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Better take a look at NGC 6357 now before its stars blow up and disintegrate it

15 Sep 2020, 13:00 UTC
Better take a look at NGC 6357 now before its stars blow up and disintegrate it
(200 words excerpt, click title or image to see full post)

I talk about star birth on the blog a lot, but in my defense there are three reasons for this: 1) It's scientifically very interesting; b) I find it personally very interesting, and γ) the images of it are just devastatingly gorgeous.

More on that last bit in a sec.

Stars are born from huge clouds of gas and dust called, generically, nebulae. These come in lots of flavors, too, from gigantic cold dark clouds to gigantic hot bright clouds (both cranking out thousands of stars simultaneously) down to relatively tiny knots of material forming one star individually at a time.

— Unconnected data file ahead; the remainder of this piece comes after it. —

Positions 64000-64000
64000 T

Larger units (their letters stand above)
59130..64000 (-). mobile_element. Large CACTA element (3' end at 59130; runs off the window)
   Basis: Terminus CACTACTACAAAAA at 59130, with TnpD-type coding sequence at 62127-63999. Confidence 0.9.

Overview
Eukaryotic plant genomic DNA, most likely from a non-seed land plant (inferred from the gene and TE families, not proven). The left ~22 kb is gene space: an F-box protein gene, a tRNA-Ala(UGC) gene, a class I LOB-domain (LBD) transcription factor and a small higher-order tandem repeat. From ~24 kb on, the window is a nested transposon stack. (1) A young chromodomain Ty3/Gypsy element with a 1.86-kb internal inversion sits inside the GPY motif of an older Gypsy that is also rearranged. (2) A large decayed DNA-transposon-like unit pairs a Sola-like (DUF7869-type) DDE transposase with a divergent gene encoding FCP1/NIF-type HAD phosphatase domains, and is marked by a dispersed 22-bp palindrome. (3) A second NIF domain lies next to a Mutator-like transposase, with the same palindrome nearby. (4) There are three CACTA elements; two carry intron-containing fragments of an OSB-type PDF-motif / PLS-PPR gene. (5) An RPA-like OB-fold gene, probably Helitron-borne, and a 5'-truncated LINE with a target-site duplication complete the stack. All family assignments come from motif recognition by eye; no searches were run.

My favorite part of this process is when a nebula is making lots of stars, and a whole pile of them have already turned on, fusing hydrogen into helium in their cores. As I've written about many times, the most massive of these stars (with many dozens of times the mass of the Sun) are just monsters, blasting out radiation at tens of thousands of times the rate the Sun does. They emit tons of light in the ultraviolet and X-ray parts of the spectrum, and light like these has a lot of energy. It slams into the surrounding ...

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